I might as well post an answer, because there are many different things I want to address about this issue.
Firstly, as I mentioned in my comment, salt isn't exactly good for plant growth. Secondly, salt is hard to remove once it’s been saturated into the land. Using salt water to to create clouds is going to generate large areas of simply unusable land because there is no way to remove the salt without digging up all the dirt and processing it. You can't even wash it out, because that salt will flow through the rest of the land and river systems making it extremely hard for plants to grow.
Secondly, pumping water is expensive. What you’re talking about isn't 10 or 20 km. Its 100s of kilometers of piping to get the sea water there in the first place. Believe it or not, the population of Australia is pretty much entirely focused on the coast, so getting the starting pipes past the cities is going to be expensive. As you go farther out, it gets worse, because it’s harder to get equipment there, it’s more costly in terms of pumping the water and every now and again, people will have to do maintenance checks on all the equipment. If any of the salt water leaks, you've basically killed off the usable land in that area, so you need to check it pretty frequently.
Thirdly, (not sure on the exact stuff behind this, so skip this if you want) salt water is a lot more corrosive than normal water. With normal water, you just get rust due to oxidization. In salt water, you have a number of electrolysis reactions which is going to accelerate that corrosion effect even faster. Since you’re also pulling the water from the sea, you need to make sure it’s free of living creatures, small particles and so on, so that any coatings you apply don't get scratched off and the pipes don't get clogged from barnacles and what not growing on the insides. So you can't just plug a pump and pipe into the ocean and call it a day. You’re going to need to build an entire filtration plant next to the sea.
Now the solution which solves most of that would be to filter the salt water, pump the fresh water inland and use it. The biggest problem is it’s ridiculously expensive to do that compared to just pumping water out of aquifers or water tables. You can treat the water with chemicals, filters and/or boil it. In each case it consumes a ton of materials and energy to generate the water required and a ton of waste materials that will also need to be treated (filters don't last forever, you make new ones, or pump water through them backwards to unblock the holes). So you have an expensive process with an expensive distribution network when there is a cheap solution under the farmers’ feet. Desalinization is important; in Sydney we have a desalinization plant. It just hasn't been used for a while (and is costing us money), however it’s a backup plan in case things get bad, not the solution to a natural problem.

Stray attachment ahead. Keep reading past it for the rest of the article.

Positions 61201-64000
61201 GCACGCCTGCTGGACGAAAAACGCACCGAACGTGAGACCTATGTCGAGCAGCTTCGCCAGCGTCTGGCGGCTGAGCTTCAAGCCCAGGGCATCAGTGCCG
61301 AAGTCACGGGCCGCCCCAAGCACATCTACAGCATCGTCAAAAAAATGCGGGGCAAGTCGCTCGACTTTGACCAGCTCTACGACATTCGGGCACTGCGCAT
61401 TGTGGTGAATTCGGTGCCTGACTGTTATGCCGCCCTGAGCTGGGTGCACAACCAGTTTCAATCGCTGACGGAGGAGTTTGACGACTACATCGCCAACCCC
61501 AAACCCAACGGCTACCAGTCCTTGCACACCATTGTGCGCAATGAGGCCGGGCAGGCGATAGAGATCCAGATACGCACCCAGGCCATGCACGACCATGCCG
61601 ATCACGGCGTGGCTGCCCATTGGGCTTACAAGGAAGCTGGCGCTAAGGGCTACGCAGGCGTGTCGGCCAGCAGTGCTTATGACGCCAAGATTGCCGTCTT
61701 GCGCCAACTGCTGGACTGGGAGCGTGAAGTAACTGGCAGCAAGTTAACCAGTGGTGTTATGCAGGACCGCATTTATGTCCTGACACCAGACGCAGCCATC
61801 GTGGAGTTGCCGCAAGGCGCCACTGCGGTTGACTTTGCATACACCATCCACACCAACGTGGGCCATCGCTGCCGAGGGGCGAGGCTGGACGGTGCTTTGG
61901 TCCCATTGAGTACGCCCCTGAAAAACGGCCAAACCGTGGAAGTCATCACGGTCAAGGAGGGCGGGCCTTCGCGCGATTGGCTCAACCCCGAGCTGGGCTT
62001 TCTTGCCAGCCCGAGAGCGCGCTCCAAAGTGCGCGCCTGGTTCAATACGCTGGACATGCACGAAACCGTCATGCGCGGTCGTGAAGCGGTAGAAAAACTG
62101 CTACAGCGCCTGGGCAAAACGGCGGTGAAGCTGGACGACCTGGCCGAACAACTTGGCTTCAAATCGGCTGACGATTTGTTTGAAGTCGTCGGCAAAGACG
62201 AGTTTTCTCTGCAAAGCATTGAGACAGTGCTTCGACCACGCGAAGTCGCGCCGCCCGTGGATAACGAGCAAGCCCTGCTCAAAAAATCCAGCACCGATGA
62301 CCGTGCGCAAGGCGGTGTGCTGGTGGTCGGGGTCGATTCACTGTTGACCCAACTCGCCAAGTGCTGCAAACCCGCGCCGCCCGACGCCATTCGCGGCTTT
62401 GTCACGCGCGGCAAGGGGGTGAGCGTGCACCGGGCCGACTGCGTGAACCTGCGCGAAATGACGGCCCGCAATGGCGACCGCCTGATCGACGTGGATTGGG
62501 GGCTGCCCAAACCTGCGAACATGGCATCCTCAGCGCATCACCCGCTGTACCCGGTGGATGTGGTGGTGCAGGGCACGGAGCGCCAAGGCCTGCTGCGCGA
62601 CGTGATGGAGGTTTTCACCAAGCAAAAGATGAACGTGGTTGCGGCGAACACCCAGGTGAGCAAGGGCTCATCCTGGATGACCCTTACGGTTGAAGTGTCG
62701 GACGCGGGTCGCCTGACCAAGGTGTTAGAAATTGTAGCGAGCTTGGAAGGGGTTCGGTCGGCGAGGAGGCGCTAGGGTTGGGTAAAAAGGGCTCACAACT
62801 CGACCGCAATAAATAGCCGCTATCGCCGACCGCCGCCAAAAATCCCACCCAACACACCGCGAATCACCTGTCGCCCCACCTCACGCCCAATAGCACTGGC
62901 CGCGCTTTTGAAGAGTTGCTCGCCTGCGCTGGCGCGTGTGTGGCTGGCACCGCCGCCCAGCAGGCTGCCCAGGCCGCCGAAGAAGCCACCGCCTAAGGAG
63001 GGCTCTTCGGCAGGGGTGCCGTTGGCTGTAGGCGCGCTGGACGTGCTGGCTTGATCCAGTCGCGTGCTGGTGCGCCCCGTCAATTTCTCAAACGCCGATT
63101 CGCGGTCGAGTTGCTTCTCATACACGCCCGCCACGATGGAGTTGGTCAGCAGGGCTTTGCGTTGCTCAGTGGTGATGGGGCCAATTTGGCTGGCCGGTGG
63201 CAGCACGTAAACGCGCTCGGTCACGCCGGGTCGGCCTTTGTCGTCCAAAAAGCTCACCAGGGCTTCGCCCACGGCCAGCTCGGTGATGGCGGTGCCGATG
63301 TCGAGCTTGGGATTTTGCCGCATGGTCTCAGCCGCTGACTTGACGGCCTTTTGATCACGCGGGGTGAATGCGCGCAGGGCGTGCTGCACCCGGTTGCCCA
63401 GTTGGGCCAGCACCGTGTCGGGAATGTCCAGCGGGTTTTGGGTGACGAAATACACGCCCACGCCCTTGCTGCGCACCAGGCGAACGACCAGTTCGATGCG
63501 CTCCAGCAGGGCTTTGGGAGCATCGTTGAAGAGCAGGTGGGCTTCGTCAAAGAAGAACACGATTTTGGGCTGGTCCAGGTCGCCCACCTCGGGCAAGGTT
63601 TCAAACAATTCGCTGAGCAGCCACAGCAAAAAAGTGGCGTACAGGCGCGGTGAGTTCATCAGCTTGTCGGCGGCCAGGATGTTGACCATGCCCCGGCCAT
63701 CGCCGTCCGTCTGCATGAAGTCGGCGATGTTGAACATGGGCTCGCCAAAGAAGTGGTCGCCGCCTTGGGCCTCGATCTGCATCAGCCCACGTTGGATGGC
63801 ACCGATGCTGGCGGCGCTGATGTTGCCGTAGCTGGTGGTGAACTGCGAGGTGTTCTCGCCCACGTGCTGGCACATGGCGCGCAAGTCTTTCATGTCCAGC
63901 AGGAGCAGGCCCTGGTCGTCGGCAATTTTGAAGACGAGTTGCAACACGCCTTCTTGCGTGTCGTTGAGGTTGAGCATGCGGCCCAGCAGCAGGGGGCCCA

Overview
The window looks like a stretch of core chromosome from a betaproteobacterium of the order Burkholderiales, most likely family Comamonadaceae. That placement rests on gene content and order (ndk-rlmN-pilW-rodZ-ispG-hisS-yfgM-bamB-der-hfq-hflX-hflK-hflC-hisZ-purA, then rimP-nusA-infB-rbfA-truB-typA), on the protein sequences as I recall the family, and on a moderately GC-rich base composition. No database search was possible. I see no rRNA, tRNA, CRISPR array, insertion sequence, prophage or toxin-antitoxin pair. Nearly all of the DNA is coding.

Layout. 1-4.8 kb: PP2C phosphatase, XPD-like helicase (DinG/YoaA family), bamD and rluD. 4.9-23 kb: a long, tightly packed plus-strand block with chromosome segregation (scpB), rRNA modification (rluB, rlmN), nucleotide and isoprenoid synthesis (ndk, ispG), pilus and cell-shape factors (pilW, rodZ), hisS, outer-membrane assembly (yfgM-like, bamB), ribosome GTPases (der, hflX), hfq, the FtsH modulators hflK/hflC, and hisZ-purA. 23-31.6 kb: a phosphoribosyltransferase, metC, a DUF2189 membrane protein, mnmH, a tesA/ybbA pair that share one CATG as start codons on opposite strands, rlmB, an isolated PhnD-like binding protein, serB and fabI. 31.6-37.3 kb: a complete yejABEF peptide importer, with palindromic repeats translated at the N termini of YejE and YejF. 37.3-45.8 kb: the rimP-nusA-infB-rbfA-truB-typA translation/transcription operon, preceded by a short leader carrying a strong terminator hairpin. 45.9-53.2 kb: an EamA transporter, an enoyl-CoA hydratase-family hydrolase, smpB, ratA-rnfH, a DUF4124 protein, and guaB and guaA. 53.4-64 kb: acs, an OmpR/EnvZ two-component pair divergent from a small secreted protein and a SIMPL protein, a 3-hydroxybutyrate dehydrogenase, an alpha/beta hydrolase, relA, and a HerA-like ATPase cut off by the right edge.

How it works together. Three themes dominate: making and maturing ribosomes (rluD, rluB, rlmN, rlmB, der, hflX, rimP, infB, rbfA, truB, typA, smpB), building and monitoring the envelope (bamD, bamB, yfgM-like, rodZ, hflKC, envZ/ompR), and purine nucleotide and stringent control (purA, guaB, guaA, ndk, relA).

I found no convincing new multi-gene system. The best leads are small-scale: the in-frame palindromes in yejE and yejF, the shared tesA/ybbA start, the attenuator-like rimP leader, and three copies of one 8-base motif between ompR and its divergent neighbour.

Now I finally get to the turbines. Simply put, turbines aren't going to be efficient in spraying water everywhere. They do look like giant fans, and a misty breeze on a hot day is great but they have some issues. Turbines need to be situated in areas with high winds. That isn't going to be the most of Australia. Turbines are spread pretty far apart and heavily dependent on the wind; you’re not going to cover a lot of ground using turbines... you'll get patches of growth but not the lush green fields you would imagine. The Sun is hot and so is the ground. A fine mist of water isn't going to last long enough to get deep into the ground. You might think to yourself, but I mean heavy rain, not a fine mist like those spray bottles, but simply put, there is no way to move that much water. (Think of the firefighting planes. it looks like a lot, but farming takes a constant supply over a huge area, so just because you can water your entire backyard with your hose, doesn't mean it works for a national park.)
The best thing we can do is shoot pellets into clouds to make them rain. Nature does a far better job at moving water around the world than we could ever do. Sometimes it’s too much and you get floods, and other times there is too little and you get droughts. Changing nature can cause unintended consequences (a butterfly effect) that might not show up until many years or decades later (take global warming). If it rains in one area, another area where it should have rained is missing out.